Order Piciformes

So depending on what websites/books you refer to–the number of families that make up this particular order can differ.

Downy woodpecker sitting in the crepe myrtle bush.

With the increase use of molecular genetics, organization of various animal groups (not just birds) have changed over the years.

So there are nine families (which include 71 different genera and approximately 450 different species) that make up the order Piciformes and/or Galbuliformes. The family Picidae (woodpeckers and their relatives) making up about half the total number of species.

There are two families that are either considered members of the Piciformes order, or members of their own order: Galbuliformes. Those two families are the jacamars (Family Galulidae) and the puffbirds, nunbirds, and nunlets (Family Bucconidae).

The other families that are included in this order (Piciformes) include the barbets. These birds are found in the tropics of both the New World and the Old World. Therefore there are actually now four different families instead of one: Capitonidae (the New World barbets), Semnornithidae (Toucan barbets, also found in the New World), Lybiidae (African barbets), and Megalaimidae).

Red-bellied Woodpecker on the utility pole in the backyard.

The other two families are the toucans (Family Ramphastidae) and honeyguides (Family Indicatoridae).

This diverse grouping of birds can be found on all continents except for Australia and Antarctica; and only the woodpecker family is truly widespread outside the tropics.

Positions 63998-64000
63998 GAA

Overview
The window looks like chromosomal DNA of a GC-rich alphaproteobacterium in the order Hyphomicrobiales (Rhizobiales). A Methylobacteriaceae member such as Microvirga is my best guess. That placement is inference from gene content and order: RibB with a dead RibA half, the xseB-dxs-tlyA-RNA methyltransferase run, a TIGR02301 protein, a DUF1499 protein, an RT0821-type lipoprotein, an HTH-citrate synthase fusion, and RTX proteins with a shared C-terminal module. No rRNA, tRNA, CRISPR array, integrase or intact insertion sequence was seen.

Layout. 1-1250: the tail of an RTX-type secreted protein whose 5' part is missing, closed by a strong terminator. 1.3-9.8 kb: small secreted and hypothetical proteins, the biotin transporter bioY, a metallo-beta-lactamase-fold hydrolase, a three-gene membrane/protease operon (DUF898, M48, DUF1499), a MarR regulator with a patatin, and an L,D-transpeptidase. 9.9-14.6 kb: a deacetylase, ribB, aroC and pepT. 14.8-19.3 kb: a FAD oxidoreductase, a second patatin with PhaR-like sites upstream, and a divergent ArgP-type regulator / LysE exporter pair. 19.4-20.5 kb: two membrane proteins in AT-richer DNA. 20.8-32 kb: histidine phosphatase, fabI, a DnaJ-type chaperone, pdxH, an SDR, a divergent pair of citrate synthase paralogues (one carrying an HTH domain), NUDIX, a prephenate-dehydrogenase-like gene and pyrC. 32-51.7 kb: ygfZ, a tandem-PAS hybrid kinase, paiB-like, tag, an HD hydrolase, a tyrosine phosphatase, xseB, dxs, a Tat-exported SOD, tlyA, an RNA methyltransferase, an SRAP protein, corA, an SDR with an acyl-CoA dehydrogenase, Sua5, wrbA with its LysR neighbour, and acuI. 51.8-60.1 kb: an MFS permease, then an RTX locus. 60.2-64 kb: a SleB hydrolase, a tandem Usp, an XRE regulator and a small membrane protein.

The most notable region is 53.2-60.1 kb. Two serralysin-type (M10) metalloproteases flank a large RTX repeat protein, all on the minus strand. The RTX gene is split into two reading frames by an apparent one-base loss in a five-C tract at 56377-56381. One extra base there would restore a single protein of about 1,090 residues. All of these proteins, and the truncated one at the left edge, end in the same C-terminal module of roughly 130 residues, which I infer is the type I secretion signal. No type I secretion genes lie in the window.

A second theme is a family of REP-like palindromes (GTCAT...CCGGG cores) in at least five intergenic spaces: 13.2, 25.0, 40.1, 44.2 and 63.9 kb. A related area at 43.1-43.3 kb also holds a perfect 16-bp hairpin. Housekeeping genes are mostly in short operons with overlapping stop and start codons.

The jacamars, toucans, and puffbirds are only found in the New World tropics; the honeyguides are found in Southeast Asia and Africa, while the barbets are found in both the New World and the Old World tropics.

One of the defining characteristics is that they have zygodactyl feet–this means that they have two toes facing forward and two toes facing backwards. This helps when they’re climbing tree trunks and moving around in the trees and shrubs.

These birds also nest in the hollow areas within tress. One interesting little tidbit–honeyguides are also specialized brood parasites (they will lay their eggs in the nests of other woodpeckers, barbets, and other birds).

One thing that has allowed for these birds to be so widespread is the differences in their beaks and feeding specializations.

The woodpeckers, wrynecks, and piculets all have a strong, sturdy, and chisel-like beak. This allows for them to chip away at the bark of trees. They then also have a long tongue that has barbs at the the tip, allowing for them to pull insects out of tiny crevices.

The jacamars have a long, slender, and sharply pointed beak. This allows for them to go after butterflies in flight.

The puffbirds have a stout and anteriorly compressed beak that is slightly decurved at the tip. This allows for them to go after large caterpillars.

The toucan has a very large and inflated beak, while the barbets have a stout, basically conical beak surrounded by bristles. Both of these birds go after fruits, though the toucan may also snatch eggs and young from other birds nests.

The honeyguide has a small and slightly hooked beak. They eat beeswax and bee larvae; after showing other animals (such as honey badgers) where the beehive is located.

Some photography goals for this order include: getting at least one picture of a member of every other family outside of the Picidae (woodpecker) family. A picture of a honeyguide leading a honey badger to a beehive would be really sweet to get (though that will again require a trip to Africa at some point).

References: https://bcs.whfreeman.com/webpub/biology/gill/birds-of-the-world/99010-29.htm; https://www.encyclopedia.com/scienec/encyclopedias-almanacs-transcripts-and-maps/woodpeckers-and-relatives-piciformes; and https://www.britannica.com/animal/piciform